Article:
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Christmas Special 
Christmas & the Winter Solstice

Sol Invictus crowned with a diadem of sun rays

634 words

Editor’s Note:

This year, the Winter Solstice falls on December 22.

Translation and commentary by Cologero Salvo

In “Roma e il natale solare nella tradizione nordico-aria” (La Difesa della razza, 1940), Evola writes:

Very few suspect that the holidays [i.e., Catholic holy days] of today, in the century of skyscrapers, radio, great movements of the masses, are celebrated and continue . . . a remote tradition, bringing us back to the times when, almost at the dawn of humanity, the rising motion of the first Aryan civilization began; a tradition, in which, moreover, the great voice of those men is expressed rather than a particular belief.

A fact unknown to most must be first of all remembered, viz., that in its origins the date of Christmas and that of the beginning of the new year coincided, this date not being arbitrary, but connected to a precise cosmic event, namely, the Winter Solstice. The Winter Solstice falls in fact on December 25, which is the date of Christmas, subsequently known, but which in its origins had an essentially solar significance. That appears also in ancient Rome: the date of Christmas in ancient Rome was that of the rising of the Sun, the unconquered God, Natalis solis invicti. With that, as the day of the new sun — dies solis novi — in the imperial epoch brought the beginning of the new year, the new cycle. But this “solar birth” of Rome in the imperial period, in its turn, referred to a somewhat more remote tradition of Nordic-Aryan origin. Of the reset, Sol, the solar divinity, appeared already among the dii indigetes, that is, among the divinities of Roman origin, passed on from even more distant cycles of civilization. In reality, the solar religion of the imperial period, in a large measure had the meaning of a recovery and almost of a rebirth, unfortunately altered by various factors of decomposition, of a very old Aryan heritage.

First of all, let us clear up a misconception of the date December 25, which some have believed represents an error on Evola’s part. Julius Caesar, in his calendar reform of 46 BC, did indeed set the date for the Winter Solstice on December 25. Over the centuries, the error in the length of the Julian gradually moved the astronomical date backwards. When Pope Gregory reformed the Julian calendar, he began with a later year, corresponding to a Church council, rather than the original year of 46 BC. Thus, the Winter Solstice moved back to around December 21 instead of the original December 25. Thus, Evola was correct in his claim that the data of Christmas was set to coincide with the Winter Solstice.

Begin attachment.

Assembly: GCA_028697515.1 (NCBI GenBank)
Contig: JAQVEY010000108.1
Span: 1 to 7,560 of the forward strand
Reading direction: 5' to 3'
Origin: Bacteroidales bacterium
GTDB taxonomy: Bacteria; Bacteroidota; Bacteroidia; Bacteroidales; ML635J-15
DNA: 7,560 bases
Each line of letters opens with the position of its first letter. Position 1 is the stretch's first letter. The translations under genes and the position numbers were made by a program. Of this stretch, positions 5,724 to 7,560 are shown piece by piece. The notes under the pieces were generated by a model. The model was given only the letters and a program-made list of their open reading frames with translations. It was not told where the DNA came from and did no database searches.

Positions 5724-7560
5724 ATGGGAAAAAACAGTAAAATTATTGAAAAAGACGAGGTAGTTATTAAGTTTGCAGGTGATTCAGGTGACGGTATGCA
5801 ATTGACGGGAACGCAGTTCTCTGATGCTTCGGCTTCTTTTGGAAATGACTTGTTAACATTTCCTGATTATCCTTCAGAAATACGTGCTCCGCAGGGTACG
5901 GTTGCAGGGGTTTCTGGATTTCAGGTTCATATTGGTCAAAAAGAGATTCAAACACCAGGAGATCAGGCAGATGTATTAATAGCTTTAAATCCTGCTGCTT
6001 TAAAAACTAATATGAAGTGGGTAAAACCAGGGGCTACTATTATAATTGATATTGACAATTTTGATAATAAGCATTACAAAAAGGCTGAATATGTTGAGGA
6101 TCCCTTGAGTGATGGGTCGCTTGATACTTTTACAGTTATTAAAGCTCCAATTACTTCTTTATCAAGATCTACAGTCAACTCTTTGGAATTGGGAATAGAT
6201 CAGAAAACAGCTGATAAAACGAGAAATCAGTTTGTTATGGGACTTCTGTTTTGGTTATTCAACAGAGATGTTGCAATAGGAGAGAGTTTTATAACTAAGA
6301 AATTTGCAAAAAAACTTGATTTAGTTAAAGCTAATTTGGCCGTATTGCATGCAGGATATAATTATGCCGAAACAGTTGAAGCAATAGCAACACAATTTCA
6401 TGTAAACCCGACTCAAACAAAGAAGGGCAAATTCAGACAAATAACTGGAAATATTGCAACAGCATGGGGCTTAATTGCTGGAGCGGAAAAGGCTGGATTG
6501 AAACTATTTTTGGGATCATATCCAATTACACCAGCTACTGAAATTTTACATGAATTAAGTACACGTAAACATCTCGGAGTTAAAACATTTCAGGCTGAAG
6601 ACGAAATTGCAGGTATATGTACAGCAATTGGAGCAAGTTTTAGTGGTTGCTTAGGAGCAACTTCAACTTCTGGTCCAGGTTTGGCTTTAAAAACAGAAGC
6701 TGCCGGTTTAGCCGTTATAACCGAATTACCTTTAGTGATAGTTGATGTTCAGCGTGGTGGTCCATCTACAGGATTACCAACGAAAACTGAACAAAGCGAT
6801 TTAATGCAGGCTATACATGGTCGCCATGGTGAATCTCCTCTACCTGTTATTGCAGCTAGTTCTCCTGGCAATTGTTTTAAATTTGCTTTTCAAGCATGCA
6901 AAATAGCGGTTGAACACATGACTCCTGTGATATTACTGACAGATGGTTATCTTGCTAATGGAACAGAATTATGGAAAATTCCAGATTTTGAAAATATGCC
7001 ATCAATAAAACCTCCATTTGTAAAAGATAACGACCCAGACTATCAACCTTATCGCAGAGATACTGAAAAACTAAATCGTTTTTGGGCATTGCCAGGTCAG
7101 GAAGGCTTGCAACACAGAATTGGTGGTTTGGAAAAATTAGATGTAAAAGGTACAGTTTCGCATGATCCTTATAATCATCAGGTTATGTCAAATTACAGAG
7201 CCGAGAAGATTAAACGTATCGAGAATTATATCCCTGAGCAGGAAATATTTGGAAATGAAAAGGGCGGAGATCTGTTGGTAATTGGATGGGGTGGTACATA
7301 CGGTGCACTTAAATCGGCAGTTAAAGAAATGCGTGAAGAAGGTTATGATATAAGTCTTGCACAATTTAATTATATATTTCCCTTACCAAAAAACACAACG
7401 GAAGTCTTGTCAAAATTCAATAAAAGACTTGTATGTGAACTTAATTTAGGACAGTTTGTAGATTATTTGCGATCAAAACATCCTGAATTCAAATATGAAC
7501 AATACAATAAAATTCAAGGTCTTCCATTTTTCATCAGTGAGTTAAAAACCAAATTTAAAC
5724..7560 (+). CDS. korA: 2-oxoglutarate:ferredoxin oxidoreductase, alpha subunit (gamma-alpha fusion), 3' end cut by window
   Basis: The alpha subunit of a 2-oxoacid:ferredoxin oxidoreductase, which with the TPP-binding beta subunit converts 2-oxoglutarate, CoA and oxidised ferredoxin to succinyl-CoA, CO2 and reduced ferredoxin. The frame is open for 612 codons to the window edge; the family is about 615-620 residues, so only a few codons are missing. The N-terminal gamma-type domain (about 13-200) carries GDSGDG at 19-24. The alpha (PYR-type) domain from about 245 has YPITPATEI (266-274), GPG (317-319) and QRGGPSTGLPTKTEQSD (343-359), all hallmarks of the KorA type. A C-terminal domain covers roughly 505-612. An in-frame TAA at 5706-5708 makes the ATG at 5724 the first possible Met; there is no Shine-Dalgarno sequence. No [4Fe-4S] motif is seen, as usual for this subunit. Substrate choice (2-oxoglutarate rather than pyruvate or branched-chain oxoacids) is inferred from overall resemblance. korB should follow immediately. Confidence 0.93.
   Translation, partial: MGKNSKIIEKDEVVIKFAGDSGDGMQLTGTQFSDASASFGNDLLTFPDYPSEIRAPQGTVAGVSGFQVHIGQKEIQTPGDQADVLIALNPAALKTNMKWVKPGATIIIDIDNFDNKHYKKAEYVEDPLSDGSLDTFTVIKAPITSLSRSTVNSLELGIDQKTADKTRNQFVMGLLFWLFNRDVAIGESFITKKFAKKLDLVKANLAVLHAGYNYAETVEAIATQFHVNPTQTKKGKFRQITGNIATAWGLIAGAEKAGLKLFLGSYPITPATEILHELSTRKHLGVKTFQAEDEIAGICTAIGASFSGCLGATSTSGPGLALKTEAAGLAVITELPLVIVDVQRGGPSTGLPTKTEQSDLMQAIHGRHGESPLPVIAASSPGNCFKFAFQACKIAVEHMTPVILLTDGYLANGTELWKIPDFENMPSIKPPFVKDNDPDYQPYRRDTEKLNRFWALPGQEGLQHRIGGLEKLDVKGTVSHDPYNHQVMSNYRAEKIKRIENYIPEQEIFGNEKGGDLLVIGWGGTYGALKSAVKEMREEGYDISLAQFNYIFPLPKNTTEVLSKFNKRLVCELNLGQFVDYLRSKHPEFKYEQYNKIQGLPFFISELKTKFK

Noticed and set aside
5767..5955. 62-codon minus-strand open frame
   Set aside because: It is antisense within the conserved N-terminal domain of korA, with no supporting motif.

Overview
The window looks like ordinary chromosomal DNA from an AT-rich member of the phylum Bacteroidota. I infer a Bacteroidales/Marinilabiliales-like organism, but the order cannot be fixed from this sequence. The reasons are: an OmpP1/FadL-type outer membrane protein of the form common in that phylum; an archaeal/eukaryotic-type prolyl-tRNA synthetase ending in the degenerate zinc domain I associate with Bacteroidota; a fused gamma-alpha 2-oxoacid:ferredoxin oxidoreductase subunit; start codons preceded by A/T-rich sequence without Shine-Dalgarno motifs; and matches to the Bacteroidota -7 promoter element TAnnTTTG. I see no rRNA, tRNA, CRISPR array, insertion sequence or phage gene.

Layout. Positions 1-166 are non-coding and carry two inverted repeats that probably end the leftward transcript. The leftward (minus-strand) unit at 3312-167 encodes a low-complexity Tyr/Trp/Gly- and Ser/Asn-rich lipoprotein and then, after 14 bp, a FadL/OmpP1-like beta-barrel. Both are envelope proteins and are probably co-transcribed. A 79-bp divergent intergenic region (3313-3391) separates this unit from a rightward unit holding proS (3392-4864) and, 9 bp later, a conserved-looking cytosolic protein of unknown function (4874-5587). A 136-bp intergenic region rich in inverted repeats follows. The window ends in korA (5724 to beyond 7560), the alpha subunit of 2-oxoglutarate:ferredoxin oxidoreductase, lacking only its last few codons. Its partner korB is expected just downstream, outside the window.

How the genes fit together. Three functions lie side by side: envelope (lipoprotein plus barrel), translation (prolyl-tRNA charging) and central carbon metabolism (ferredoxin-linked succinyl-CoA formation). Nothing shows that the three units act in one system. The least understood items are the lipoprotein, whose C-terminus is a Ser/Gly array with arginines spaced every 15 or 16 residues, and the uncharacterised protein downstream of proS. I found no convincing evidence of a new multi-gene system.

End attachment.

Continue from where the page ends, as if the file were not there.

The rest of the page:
Repoussé silver disc of Sol Invictus, Roman, 3rd century, found at Pessinus (British Museum)

In the article, Evola goes on to tie in the date with the birth of Mithras. He also points out that in ancient Rome, the “day of the sun” was also the “Lord’s day,” another tradition adopted by the Christians. He also ties this symbolism of the light with the prologue to John’s Gospel.

The true light that gives light to every man was coming into the world

Evola concludes the article:

In the Aryan and Nordic tradition and in Rome itself, the same theme had an importance not only religious and mystical, but sacred, heroic and cosmic at the same time. It was the tradition of a people, to whom the same nature, the same great voice, which I wrote about , at that date, a tradition of a mystery of resurrection, of the birth or rebirth of a beginning not only of “light” and new life, but also of Imperium, in the highest and most august meaning of the word.

Source: http://www.gornahoor.net/?p=1318

 

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3 Comments

  1. flavia
    Posted December 20, 2011 at 8:21 am | Permalink

    We will be celebrating the solstice with a pasta dinner. We figured it should be Italian themed.

    Is there anything we can do next year to make it a more traditional holiday? It is hard to find celebrations and tips on truly Pagan holidays without sifting through tons of Wiccan and goth nonsense. I’m assuming a The Cure playlist is not required?

  2. Gladiator
    Posted December 20, 2011 at 11:00 am | Permalink

    Dear Flavia if you really want a true Italianate festive dinner go sea food. That’s the really food eaten during Roman festivities. Alas lots of sweets too.

    • flavia
      Posted December 20, 2011 at 5:42 pm | Permalink

      I like the sound of that! I’m obsessed with noodles, so those stay.

      Anything else? Has anyone planned an actual Solstice party? What do you guys do?

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